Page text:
In the name of the Father and of the Son and of the Holy Spirit. Amen.
Today’s reading, my brothers and sisters, is the story of the two sons (Luke 15:11-32). This reading was put here on this Sunday in the recent reform of the Orthodox lectionary in the seventh century. Anything that happened in the 600s for Orthodoxy is yesterday. Like last Sunday’s Gospel of the Pharisee and the Publican (Luke 18:9-14), today’s story is a studied contrast between two men who are brothers.
Today’s older brother, who is self-righteous and judgmental toward his younger sibling, corresponds to last week’s Pharisee who boasted of his righteousness and passed judgment on the publican. These two stories are from Luke, and that is virtually a leitmotif through the Gospel of Luke. Today’s younger brother, who is repentant and begs for forgiveness, corresponds to last Sunday’s publican who prayed for mercy in the temple. Now, most of us rather suspect which one the Church hopes that we will identify with, so we will all become good publicans and say, “thankfully we are not like that Pharisee there.” The church hopes that we will side with the younger brother.
There are three persons in today’s story, the father and the two sons. They provide the three points of our reflections. Now, because the idea of the Church is that we should hope to identify with the younger son and repent, this is known as the parable of the prodigal son. It could just as well be called something else. It could be known as the parable of the merciful father. The Gospel book, from which the deacon sang the Gospel this morning, puts that parable on two pages. One page is about the younger son and the other page is about the older son. The one who is in both pages is the father. It could also be known as the parable of the self-righteous son. But there are three ways of looking at it.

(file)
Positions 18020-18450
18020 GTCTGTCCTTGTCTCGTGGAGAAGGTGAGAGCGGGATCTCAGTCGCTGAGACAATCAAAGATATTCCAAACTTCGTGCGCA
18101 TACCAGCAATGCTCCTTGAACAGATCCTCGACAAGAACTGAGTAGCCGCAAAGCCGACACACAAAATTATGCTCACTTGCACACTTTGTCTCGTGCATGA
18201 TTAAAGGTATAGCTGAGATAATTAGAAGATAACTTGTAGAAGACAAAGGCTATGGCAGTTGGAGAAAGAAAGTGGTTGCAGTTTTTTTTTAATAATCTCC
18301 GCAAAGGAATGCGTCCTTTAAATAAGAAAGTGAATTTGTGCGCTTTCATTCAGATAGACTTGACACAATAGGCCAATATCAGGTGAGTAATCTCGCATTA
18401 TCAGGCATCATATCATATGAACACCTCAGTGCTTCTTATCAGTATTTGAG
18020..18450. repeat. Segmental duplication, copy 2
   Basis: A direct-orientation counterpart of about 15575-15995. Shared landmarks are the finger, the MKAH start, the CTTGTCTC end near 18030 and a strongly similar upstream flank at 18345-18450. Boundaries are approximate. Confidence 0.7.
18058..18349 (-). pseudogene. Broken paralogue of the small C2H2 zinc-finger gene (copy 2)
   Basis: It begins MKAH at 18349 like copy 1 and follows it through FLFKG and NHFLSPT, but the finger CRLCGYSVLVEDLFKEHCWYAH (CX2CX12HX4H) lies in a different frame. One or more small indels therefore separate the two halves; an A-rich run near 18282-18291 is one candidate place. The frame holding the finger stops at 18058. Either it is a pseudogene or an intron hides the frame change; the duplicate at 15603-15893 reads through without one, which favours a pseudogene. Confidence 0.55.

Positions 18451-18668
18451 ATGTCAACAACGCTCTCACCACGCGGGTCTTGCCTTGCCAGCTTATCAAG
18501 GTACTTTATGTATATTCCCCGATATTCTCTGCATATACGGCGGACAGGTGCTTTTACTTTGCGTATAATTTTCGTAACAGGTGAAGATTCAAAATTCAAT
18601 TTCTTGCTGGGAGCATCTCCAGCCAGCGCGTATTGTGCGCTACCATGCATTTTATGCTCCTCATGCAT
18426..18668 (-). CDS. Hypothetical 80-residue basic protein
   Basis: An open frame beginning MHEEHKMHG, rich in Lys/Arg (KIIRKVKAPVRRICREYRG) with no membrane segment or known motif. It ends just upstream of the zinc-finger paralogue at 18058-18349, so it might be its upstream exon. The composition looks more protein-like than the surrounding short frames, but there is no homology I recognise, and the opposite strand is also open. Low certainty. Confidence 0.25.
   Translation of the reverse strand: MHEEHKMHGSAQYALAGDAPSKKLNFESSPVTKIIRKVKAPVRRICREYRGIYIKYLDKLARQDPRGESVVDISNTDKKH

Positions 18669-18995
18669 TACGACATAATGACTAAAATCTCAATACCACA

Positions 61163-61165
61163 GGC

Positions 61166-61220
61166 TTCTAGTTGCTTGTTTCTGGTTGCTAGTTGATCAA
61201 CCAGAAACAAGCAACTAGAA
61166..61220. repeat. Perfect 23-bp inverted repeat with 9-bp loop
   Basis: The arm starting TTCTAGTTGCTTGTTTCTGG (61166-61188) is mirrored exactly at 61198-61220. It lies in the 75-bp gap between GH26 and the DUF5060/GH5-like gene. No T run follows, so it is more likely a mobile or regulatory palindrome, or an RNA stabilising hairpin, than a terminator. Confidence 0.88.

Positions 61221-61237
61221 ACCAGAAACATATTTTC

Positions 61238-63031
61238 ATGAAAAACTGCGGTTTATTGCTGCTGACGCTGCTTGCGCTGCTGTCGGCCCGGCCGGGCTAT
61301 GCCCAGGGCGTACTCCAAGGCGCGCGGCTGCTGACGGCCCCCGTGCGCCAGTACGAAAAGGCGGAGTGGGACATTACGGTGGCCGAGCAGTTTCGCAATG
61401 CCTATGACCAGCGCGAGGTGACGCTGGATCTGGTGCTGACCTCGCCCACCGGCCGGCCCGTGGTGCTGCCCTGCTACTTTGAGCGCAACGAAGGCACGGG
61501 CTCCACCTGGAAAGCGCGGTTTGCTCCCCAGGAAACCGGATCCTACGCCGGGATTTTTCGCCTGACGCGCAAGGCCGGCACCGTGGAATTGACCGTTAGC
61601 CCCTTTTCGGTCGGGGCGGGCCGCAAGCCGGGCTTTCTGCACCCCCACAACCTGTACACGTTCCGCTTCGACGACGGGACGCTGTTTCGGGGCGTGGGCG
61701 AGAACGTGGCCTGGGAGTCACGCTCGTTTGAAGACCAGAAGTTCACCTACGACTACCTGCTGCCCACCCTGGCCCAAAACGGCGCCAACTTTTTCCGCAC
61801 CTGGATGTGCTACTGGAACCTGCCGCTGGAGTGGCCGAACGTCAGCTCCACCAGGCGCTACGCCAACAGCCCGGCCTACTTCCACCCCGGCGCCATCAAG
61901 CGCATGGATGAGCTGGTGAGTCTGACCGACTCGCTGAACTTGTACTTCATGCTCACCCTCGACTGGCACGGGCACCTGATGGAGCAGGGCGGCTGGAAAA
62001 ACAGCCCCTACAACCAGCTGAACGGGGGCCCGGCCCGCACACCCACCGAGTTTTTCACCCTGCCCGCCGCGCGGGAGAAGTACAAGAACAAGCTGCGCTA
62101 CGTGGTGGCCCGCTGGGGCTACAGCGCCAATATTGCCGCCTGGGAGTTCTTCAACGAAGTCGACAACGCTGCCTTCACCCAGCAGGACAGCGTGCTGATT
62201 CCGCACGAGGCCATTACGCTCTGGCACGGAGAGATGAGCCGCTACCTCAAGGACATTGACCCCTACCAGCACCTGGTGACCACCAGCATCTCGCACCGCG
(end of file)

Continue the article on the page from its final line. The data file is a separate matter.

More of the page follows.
Let’s take first the younger brother, often known as the prodigal son, after whom the parable is commonly named. Now, when I think of this younger son, I am invariably reminded of Jacob’s older brother, Esau. Why am I invariably reminded of that? Because in the Western lectionary tradition, those two readings always go together. The story of Esau and Jacob is always read with the story of the older and younger sons in the Gospel of Luke in the Western tradition. Look at, say, Cardinal Newman’s Parochial and Plain Sermons. He wasn’t a cardinal when he preached these sermons, he was an Anglican. Cardinal Newman interprets this parable completely within the context of the story of Esau and Jacob (Genesis 25:27-33).
Anyway I think of Jacob’s older brother Esau in connection with this parable inasmuch as both men were heedless of their inheritance. They both sold out what they were heir to. Both of these young men who enjoyed the fortune of having good fathers proved themselves to be utter fools. Both of them, I say, were careless about their inheritance. Esau sold his inheritance for a bowl of soup. Today’s younger brother spent his in riotous living in the far country.
In due course, both of these young fools came to regret their mistakes. It is in respect to their regrets that our comparison between Esau and today’s younger son must be modified into a significant contrast. Whereas Esau simply regretted his loss, this younger son actually repented of his sin, and they are very different things. The difference between these two men illustrates the difference between regret and repentance.
We see this difference well in two of Jesus’ apostles. This is portrayed in the Gospel of Matthew (Matthew 26:69-75) and (Matthew 27:3-10), and I have written an article about this in the April issue of Touchstone. Matthew does this contrast between Simon Peter and Judas Iscariot. He is the only one that brings the two of them together in order to make the contrast. Judas regrets what he has done whereas Simon Peter actually repents. The one hanged himself in despair. The other prayed for forgiveness.